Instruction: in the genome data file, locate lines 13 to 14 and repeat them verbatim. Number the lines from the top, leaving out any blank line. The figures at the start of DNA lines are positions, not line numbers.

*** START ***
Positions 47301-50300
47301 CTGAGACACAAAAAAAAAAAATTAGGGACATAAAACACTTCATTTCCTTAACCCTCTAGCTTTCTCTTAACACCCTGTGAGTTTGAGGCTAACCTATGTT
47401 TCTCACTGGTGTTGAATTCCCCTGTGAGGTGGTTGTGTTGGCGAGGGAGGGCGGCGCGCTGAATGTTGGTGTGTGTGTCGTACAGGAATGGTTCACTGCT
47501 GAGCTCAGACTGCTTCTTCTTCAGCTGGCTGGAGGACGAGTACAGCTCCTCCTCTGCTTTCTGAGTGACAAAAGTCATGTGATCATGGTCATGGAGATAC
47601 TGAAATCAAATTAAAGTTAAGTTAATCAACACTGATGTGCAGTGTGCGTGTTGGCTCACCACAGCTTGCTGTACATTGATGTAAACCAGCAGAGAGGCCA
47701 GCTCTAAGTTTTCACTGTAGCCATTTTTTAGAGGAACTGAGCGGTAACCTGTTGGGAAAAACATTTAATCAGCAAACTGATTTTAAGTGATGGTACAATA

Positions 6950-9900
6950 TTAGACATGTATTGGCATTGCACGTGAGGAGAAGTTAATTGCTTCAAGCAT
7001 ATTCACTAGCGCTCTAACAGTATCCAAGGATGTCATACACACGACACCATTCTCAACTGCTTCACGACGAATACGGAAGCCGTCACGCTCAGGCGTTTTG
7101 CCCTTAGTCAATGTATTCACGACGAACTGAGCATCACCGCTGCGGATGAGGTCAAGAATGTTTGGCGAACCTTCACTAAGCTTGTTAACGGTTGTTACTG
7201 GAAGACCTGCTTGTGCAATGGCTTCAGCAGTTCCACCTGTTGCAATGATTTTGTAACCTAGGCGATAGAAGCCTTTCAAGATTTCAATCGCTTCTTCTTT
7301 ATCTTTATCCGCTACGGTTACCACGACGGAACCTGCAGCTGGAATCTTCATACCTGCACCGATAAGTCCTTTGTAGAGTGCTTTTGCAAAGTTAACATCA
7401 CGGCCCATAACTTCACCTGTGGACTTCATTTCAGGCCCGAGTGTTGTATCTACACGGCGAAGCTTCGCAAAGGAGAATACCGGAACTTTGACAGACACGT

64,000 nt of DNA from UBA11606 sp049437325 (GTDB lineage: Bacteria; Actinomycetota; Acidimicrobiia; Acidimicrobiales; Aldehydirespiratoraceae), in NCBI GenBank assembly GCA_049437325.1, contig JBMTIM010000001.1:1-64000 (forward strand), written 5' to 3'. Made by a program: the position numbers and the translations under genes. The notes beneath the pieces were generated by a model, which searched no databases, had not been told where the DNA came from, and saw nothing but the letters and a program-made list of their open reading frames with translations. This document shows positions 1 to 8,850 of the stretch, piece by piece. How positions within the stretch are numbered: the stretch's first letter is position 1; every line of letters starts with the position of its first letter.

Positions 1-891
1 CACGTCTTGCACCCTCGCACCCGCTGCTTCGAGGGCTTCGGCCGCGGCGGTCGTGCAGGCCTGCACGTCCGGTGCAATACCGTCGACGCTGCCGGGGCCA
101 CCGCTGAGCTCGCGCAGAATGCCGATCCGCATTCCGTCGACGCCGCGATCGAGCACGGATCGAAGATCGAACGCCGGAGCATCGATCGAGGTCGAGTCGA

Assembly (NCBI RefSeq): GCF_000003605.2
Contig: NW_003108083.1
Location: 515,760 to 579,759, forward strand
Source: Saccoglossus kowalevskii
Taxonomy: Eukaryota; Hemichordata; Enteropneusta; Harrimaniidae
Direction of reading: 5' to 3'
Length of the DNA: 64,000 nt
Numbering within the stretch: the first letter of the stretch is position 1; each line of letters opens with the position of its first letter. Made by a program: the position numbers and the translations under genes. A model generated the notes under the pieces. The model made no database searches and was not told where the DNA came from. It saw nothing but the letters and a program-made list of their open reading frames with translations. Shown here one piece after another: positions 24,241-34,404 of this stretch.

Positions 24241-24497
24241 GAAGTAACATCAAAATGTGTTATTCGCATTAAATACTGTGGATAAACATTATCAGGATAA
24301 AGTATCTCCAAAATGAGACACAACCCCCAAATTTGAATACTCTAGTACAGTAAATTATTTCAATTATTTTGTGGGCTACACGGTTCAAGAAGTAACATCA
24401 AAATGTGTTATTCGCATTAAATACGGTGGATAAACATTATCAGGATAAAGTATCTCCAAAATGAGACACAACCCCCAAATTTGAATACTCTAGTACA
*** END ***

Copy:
7401 CGGCCCATAACTTCACCTGTGGACTTCATTTCAGGCCCGAGTGTTGTATCTACACGGCGAAGCTTCGCAAAGGAGAATACCGGAACTTTGACAGACACGT

64,000 nt of DNA from UBA11606 sp049437325 (GTDB lineage: Bacteria; Actinomycetota; Acidimicrobiia; Acidimicrobiales; Aldehydirespiratoraceae), in NCBI GenBank assembly GCA_049437325.1, contig JBMTIM010000001.1:1-64000 (forward strand), written 5' to 3'. Made by a program: the position numbers and the translations under genes. The notes beneath the pieces were generated by a model, which searched no databases, had not been told where the DNA came from, and saw nothing but the letters and a program-made list of their open reading frames with translations. This document shows positions 1 to 8,850 of the stretch, piece by piece. How positions within the stretch are numbered: the stretch's first letter is position 1; every line of letters starts with the position of its first letter.